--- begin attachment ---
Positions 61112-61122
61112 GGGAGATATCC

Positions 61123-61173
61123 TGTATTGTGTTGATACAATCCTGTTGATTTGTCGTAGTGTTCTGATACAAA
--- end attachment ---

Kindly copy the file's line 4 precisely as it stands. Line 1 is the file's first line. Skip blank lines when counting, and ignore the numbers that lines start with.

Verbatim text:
61123 TGTATTGTGTTGATACAATCCTGTTGATTTGTCGTAGTGTTCTGATACAAA